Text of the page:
"I'm fine." Said Gene, while James remained silent.

"I wasn't expecting such a quick response." Said the woman.

"Then what were you expecting?" Gene asked staring at the woman's eyes, which looked back at him with an eagerness and a glow.

"I was expecting for you to say 'yes'".

 

Nevertheless, the plane landed. It nearly crashed down on the runway at the small Chicago airport. The flight was complete, but the journey was only midway through.

 

James and Gene stepped off the plane. Gene caught an extra glance at the woman before leaving. Gene was the one who walked first into the airport, which was intimidating to James, for it was alive.

There were bodies everywhere in the terminal, only this time, they were walking, breathing, and living.

 

"Well it appears we are in a more functioning part of the country." Said Gene.

James said nothing in return--he instead watched as the bodies of the terminal transitioned throughout it, lugging bags, and wheeling suitcases, stuffed with their items of wealth.

That was when a man came from the crowd approached James and Gene.

"Well it appears the patent has been approved!" He said.

"I don't follow." Gene responded, examining him from his polished black shoes to his smooth and clean face, and his slicked back hair, gelled perfectly into the rest of him.

"The arrival of the famous Doctor William Harold Gene is like the approval of a patent--long awaited and welcomed greatly."

"Oh, of course, Mister?"

"That's not important, Doctor Gene, not important to the slightest, what is important is that you, and--" He paused, staring at James. "Who's this?"

"This is James Smith." Said Gene, "We flew together on the same flight, he's a bit...quiet."

"It will do, Doctor Gene. Mr. Smith, where are you headed?"

"I am headed to Plantation 107--same as Doctor Gene."

"Very well, I heard the weather was nice over in that part."

"We should be on our way, sir." Said Gene as he began to walk after motioning for James to follow.

"Not...yet, Doctor. You're coming with me."

"Oh really."

"Yes, Doctor. I believe you were informed back in Connecticut that I would meet you."

"I heard no such thing, sir."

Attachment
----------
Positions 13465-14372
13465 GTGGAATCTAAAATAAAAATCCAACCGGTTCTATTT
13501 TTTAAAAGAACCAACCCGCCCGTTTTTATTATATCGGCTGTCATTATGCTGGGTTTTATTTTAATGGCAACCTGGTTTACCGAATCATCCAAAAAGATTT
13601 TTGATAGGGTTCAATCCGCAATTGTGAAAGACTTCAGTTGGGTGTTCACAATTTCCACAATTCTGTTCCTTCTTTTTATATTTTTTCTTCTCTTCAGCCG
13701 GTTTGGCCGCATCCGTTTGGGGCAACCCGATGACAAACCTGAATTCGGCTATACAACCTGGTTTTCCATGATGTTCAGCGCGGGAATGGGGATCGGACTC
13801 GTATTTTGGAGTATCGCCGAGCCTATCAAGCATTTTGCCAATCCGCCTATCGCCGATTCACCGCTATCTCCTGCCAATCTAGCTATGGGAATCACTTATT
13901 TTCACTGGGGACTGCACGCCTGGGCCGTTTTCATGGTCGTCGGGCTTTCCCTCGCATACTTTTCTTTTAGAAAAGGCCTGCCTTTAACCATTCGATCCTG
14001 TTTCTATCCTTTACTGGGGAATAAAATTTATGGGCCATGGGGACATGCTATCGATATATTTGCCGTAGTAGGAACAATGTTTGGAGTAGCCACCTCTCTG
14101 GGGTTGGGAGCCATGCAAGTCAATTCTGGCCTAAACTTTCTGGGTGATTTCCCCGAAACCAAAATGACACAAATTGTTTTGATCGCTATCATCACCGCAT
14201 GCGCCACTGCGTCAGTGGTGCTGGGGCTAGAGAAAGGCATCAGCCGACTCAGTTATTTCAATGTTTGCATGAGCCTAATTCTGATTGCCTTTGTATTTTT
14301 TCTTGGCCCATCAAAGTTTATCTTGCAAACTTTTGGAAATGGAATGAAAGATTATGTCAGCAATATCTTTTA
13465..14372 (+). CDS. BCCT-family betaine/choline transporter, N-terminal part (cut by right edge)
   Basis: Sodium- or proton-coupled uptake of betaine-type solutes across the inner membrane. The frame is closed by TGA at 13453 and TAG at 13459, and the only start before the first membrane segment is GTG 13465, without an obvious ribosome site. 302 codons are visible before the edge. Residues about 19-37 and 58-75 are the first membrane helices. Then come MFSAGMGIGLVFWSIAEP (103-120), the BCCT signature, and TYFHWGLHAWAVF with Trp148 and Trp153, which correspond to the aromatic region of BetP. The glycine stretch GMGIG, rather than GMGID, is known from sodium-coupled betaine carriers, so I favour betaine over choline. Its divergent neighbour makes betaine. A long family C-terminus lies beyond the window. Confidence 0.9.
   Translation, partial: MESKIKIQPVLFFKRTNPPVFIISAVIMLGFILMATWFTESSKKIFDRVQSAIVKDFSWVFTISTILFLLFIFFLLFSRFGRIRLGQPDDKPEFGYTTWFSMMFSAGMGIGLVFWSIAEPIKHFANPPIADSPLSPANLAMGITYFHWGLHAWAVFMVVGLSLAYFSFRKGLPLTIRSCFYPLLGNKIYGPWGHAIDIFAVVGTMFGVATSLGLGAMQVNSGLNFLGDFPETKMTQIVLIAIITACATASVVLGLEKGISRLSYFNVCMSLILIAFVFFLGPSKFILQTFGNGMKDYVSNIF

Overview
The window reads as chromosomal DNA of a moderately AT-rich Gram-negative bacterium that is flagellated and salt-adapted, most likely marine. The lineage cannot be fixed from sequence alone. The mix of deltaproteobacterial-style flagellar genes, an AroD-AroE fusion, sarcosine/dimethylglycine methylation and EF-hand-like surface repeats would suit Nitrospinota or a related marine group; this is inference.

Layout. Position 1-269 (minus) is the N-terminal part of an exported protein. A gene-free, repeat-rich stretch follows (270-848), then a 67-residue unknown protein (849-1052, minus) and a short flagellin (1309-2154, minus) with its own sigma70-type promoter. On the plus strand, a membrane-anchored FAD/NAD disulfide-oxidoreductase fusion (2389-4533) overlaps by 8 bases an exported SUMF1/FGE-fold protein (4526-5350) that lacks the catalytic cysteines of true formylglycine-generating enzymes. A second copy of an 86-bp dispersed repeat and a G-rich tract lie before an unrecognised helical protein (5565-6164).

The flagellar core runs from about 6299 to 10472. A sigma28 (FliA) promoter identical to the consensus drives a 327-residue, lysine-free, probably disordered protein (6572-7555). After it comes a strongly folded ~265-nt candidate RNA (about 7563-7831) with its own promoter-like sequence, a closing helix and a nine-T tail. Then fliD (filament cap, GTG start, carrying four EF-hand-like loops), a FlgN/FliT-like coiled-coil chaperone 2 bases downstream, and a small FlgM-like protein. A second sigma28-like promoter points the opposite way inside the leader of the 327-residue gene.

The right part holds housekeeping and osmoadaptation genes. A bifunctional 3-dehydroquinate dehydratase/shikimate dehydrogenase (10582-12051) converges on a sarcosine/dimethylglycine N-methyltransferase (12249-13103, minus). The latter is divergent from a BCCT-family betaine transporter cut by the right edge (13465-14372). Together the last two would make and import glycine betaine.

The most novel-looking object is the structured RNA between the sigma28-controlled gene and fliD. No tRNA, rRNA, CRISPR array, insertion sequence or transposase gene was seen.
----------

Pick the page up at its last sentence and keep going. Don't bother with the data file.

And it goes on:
"Very well, Doctor Gene, now if you and Mr. Smith would please come with me...that would be appreciated."

 

Upon retrieving his trunk from the baggage claim, and saying farewell to the Fair-Faced Woman, Gene, James, and the man departed Midway Airport, along with countless others they headed down a main road, before reaching a smaller road, which lead them to their destination.

 

The water of the lake reflected the white truck as it approached along the dirt, kicking some of it up, and leaving some of it down. The truck stopped. Gene and James stepped out into the dirt itself.

James immediately walked towards the lake. He looked up at the sun as it shined its rays down upon him and the lake. He walked into the lake, allowing for his shoes to become filled with water, and he began splashing water upon his face, relieving himself of his worries.

 

"Gene." Said the man.

"Yes...sir?" Gene turned from staring at James to seeing the man, with a pistol in hand.

"Kill him." Said the man. Gene walked several steps towards the man; Gene took the pistol, as the man began to speak: "kill him for his death is justified, Doctor. We don't need him anymore." 

 

© 2017 Ace St. Jean


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A very nice story beautifully told :)

Posted 5 Years Ago


I love your writing style! To me, it felt like someone was verbally telling me a story. I loved the descriptions as well!

Posted 5 Years Ago


1 of 1 people found this review constructive.


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Added on July 5, 2017
Last Updated on July 8, 2017

Author

Ace St. Jean
Ace St. Jean

CT



About
Science fiction with bits of drama and horror. That's what I enjoy writing. It may not be all that I post, but it's what i enjoyed writing. more..

Writing
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A Story by Ace St. Jean